One might also point out the default brain state for humans is belief. Skepticism is an “unnatural” state that has to be cultivated, often against significant cognitive bias and social and cultural pressure.

  32. The Idiot
    The Idiot June 23, 2014 at 3:32 pm |

    My default is UberStrike.

  33. jason farrow
    jason farrow June 23, 2014 at 4:40 pm |

    i think AnnMH’s concepts and experience is very relevant to the topic. as well as fred’s comment “When we gain the One, all things are done.” they are focal to shade’s question “why didn’t they just walk away?” which is a very valid question as well. AnnMH’s experience answers shade’s question imho.
    as to fred’s pov. i agree. like, i am not a rinzai master, and yet i know not to “dick” everything that walks into my personal space. in this sense, is it logical that a zen “master” should be an opportunistic slut? a control freak slut? a limelight slut? a greedy money seeking slut? an all-around megalomaniac alpha male slut? if the teacher is qualified to teach, shouldn’t they understand that “When we gain the One, all things are done.” what need does this person have with being a slut? why do they need to seek greed? what is the learning for the “one’s” cultivators in the “one’s” piggish greed? what is the learning curve for cultivators in the “one’s” dick-headed’ish’ness?
    what need does the “one” have need for sex? or fame? or money?

    and a vital point here, beyond japan, what is our understanding of the conduct of the “one?” how does that relate to modern soto zen and rinzai?

    logically speaking, if a monastic leaves the monastery, are they still a monastic? don’t all the same rules apply as they would in a monastery? (are those rules, or are they an understanding? )you could follow the same view of thought and say that if like in the great buddhist persecution, when the monastics are forced back to laity; having a stable relationship brings stability to a monastic. having a good reputation brings stability to a monastic. donations or a day job brings stability to monastics.

    if the traditional monasticism were to crumble, then logically the laity would carry on the tradition and adapt as need be right? hence the rakusu.

    traditionally the sangha is thought of as the monastics, not the laity. but my thought is that all things are sangha. all things are “teacher”…why is it that a lay-person like myself can grasp that, but a modern rinzai”master” cannot? why is it that i do not assert myself (ie be a dick) to all the “sangha” about me? and if i do, why is that i am conscious that i have and make amends where possible? (like a normal person.)
    i wouldn’t condemn a monastic for embracing the home-life as a point of adaptation. but what does that have to do with being an egotistical-advantageous-megalomaniac-control freak- dick’head slut?

    japanese zen form is good in it’s simplicity. i like it. but why is that i meet so many “dicks” in zen? or that we hear about so many “dick-heads” in zen? male an female. look at that coo-coo shastabby leader. hard to argue the fact that she was a nut’er.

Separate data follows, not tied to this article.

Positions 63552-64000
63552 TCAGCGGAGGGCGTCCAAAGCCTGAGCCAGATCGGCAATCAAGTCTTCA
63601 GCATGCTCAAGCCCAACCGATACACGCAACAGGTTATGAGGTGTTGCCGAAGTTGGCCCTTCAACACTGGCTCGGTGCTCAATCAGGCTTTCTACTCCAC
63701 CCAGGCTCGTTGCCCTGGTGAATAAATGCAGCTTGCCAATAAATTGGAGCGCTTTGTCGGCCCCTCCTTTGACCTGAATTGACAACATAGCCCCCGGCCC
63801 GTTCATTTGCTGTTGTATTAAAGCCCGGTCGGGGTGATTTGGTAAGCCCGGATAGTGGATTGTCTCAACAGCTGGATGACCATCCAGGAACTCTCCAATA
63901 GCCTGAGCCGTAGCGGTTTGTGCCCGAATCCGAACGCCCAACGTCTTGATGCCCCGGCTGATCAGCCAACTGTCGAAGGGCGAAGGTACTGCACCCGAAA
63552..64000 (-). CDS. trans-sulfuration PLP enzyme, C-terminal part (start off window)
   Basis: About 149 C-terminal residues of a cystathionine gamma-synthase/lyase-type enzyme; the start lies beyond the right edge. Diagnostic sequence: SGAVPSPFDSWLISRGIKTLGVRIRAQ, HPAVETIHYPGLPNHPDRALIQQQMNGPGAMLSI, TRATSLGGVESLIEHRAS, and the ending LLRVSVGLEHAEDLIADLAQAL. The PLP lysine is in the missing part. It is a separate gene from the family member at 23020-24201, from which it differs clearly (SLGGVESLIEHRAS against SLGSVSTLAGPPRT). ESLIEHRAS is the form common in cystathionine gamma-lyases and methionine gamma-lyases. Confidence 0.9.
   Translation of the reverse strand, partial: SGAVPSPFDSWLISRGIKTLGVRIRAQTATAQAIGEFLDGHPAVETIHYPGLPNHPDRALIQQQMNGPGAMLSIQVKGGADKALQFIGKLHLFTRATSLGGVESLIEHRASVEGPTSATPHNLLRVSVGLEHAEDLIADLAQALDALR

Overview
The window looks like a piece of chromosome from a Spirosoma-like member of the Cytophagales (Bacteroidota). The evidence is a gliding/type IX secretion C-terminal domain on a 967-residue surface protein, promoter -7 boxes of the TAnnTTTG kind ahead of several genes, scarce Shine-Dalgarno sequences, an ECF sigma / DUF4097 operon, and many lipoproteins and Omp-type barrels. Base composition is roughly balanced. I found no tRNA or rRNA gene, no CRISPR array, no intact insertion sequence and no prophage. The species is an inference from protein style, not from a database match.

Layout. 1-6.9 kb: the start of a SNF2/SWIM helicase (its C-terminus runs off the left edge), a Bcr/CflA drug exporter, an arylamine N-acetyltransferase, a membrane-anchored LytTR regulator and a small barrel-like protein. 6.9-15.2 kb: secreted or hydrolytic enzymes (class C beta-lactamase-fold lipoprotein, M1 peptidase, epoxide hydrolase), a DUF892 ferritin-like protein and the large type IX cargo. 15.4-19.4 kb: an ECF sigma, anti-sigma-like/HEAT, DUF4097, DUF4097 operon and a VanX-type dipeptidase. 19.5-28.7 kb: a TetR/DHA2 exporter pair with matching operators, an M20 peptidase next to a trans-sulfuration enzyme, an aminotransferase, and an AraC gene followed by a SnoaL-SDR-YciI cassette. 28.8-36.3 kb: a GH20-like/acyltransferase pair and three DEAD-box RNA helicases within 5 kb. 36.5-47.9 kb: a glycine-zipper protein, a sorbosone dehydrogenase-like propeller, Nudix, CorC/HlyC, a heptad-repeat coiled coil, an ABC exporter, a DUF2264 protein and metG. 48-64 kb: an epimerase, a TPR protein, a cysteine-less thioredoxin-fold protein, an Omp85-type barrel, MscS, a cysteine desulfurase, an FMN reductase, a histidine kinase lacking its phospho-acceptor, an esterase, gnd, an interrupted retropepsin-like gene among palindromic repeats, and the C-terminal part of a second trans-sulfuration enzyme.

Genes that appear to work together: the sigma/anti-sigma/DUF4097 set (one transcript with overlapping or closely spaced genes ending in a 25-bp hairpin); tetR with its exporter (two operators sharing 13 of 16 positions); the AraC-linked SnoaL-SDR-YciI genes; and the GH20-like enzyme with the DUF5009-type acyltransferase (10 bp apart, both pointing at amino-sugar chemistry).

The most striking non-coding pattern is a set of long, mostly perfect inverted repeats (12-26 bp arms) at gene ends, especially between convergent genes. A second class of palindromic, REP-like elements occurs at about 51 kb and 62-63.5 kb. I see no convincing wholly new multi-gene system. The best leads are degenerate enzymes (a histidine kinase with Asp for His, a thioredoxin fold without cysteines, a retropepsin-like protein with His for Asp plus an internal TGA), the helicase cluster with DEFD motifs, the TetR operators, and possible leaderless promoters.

sometimes i hear people say “oh the master brought the dharma here to the west.” really? how do you pick something up that is intangible, non-existent, and bring it somewhere? does the master bring it, or does the master come seeking it in all others?

    bhaizhang changed the monasticism in china as a form of adaptation in that he allowed farming. so now the monastics were killing insects to grow food instead of begging and accepting whatever fell into their bowl. and began saying “a day without work is day without food.” this made monasticism self sufficient to a large degree; and is a key factor in why people can practice buddhism today in the west. this is a logical sacrifice of the practice as to support the practice. what does being a slut have to do with that? what does being a “dick” have to do with that?

    10’ooo Dharmas return to the One. What does the one return too?

  34. jason farrow
    jason farrow June 23, 2014 at 4:53 pm |

    since the time of Dipankara, Sakyamuni, and BodhiDharma; has the dharma changed?

    does the “one” move from country to country or not?

    where can we find the “Blue Eyed Lotus One” now?

    where is the World Honoured One today?

  35. jason farrow
    jason farrow June 23, 2014 at 5:22 pm |

    *what need does the “one” have need for sex? or fame? or money?*
    is this not a hardcore point of view? either punk or zen?

  36. Mark Foote
    Mark Foote June 23, 2014 at 5:53 pm |

    Some interesting stuff: maybe Shimano should have watched more Hartley:

  37. Mark Foote
    Mark Foote June 23, 2014 at 5:53 pm |

    current tense would perhaps be more correct, “watch”.

  38. Mumbles
    Mumbles June 23, 2014 at 8:27 pm |

    Lazaretto: A lazaretto or lazaret is a quarantine station for maritime travellers. Lazarets can be ships permanently at anchor, isolated islands, or mainland buildings.

  39. Proulx Michel
    Proulx Michel June 24, 2014 at 1:20 am |